Lastly, this advice is fine for campfires or a very occasional fireplace fire, but folks should be aware that running a woodstove requires a different procedure.
I’ve been having problems with llBean’s fatwood lately. It won’t catch. Any one else having a problem?
I never heard the tip about putting paper on top to get the draft going up the flu. That’s a great idea.
This is truly sad. But, I guess the same way Runners’ World has turned from a true runner’s magazine back in the ’70s to a fluffy cheesecake advertisement,….if it is Rodalesque,….then it’s out of touch. This is maybe how Martha Stewart would light a fire,…or maybe how she would have someone she payed start a fire. This is a joke. I have heated my houses in Canada and Vermont with wood for decades, and I don’t have time, money or inclination to dink around with inefficiencies of material, effort or time. This described procedure is a joke. Maybe for yuppie fireplaces in the Berkshires?? It is like Jane says – it’s 80% about dryness and size of kindling. Add paper. Add match. Then IT IS about huffing & puffing – air intake IS simple major factor on starting and maintaining a fire. Then get on with life. L.L. Bean fatwood only succeeds in weight loss,…by lightening your wallet. That stuff is like an I.Q. test. Anyone who pays to have kindling shipped to them should just use dollar bills to light their stove. It would be cheaper and smarter.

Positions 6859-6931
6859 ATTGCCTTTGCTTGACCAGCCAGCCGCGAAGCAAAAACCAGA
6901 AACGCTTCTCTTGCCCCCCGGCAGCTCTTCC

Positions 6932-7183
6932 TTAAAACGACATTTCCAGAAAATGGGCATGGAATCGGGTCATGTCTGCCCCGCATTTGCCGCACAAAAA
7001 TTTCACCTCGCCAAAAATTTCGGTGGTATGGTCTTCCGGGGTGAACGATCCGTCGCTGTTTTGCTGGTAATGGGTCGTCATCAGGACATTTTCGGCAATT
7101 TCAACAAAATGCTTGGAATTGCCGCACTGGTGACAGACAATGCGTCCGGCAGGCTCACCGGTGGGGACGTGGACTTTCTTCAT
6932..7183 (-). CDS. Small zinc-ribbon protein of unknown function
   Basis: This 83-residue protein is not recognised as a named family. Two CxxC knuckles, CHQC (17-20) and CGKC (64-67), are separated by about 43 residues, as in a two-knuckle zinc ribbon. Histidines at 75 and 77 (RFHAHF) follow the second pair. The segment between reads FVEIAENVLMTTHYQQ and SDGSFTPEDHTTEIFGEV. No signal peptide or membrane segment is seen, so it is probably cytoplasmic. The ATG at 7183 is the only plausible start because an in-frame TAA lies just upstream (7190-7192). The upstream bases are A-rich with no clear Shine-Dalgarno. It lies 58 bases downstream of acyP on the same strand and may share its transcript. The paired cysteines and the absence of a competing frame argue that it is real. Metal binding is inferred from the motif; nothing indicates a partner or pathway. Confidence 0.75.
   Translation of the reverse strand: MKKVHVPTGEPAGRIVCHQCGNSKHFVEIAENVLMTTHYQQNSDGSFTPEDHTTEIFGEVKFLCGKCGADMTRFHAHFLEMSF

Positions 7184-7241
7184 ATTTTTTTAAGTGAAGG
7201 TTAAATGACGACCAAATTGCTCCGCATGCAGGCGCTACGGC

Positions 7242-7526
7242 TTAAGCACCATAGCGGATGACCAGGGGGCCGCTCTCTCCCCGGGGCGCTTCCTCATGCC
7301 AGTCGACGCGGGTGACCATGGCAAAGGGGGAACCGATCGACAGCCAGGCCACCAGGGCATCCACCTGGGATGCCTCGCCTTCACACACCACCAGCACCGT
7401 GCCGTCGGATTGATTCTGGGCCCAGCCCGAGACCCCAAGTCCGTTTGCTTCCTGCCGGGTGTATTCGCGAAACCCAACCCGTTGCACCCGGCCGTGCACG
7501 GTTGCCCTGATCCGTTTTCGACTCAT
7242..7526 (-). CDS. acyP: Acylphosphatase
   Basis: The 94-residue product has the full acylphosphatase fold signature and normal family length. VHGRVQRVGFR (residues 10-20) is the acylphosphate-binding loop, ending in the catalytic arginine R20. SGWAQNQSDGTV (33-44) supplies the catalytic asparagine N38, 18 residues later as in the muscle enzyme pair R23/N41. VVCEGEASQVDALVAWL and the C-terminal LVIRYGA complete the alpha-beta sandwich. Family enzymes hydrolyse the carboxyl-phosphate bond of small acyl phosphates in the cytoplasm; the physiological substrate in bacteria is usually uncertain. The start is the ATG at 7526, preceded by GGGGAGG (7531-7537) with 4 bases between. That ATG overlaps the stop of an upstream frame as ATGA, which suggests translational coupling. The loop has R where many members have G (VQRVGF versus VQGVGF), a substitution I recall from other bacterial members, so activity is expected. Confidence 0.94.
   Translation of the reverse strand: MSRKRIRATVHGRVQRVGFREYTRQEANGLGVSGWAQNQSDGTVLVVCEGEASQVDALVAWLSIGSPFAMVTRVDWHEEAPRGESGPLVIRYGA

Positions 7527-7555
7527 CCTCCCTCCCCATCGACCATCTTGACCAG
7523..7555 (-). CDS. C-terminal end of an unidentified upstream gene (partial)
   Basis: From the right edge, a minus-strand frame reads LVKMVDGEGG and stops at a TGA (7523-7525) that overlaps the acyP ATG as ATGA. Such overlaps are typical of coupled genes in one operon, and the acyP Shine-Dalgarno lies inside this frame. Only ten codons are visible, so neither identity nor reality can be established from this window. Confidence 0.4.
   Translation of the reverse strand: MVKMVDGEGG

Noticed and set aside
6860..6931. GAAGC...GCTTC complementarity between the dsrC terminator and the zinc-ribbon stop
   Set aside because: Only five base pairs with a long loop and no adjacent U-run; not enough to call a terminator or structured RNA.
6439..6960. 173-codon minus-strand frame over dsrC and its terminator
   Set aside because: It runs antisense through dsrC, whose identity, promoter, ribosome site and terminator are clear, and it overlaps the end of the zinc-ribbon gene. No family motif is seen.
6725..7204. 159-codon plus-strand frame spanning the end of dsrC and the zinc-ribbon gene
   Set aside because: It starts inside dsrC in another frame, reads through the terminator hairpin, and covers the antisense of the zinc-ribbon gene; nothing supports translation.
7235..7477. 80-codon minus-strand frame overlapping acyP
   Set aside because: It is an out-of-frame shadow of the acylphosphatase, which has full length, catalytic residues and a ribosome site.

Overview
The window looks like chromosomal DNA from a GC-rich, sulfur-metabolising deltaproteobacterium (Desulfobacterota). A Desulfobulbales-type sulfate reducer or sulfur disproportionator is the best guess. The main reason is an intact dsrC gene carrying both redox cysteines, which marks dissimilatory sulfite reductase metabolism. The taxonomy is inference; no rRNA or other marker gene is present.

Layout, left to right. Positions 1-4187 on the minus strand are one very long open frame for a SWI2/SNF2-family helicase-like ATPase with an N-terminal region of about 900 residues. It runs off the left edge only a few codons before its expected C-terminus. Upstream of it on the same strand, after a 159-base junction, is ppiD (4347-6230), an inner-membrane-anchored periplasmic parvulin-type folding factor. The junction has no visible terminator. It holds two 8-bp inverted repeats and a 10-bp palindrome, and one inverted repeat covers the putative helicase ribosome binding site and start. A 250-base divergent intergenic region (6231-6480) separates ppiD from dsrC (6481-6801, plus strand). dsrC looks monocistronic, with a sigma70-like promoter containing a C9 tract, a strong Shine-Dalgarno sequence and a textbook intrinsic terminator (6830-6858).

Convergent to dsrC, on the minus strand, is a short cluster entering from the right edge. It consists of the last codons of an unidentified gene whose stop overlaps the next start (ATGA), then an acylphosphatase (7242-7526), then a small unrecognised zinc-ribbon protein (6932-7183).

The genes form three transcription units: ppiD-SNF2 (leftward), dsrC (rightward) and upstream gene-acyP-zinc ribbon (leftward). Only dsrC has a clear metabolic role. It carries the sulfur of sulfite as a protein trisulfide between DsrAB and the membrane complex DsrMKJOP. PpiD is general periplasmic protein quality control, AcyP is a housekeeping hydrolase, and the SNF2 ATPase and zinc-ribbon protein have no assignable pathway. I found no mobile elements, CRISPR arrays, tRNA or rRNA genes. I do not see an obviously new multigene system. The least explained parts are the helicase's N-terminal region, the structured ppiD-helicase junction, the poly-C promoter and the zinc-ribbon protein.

I’m mostly with you, Gary, but because I do heat my home with an undersized woodstove, I rarely have enough hot coals to start a fire in the morning. Newspaper and kindling gets really tedious as a daily exercise after a few weeks, so I do use a good firestarter (Super Cedars). Fatwood is just inadequate for serious wood burners.
I have no problem with giving advice to people who only use wood for occasional amusement, but it really should be explained as such and be better advice than this.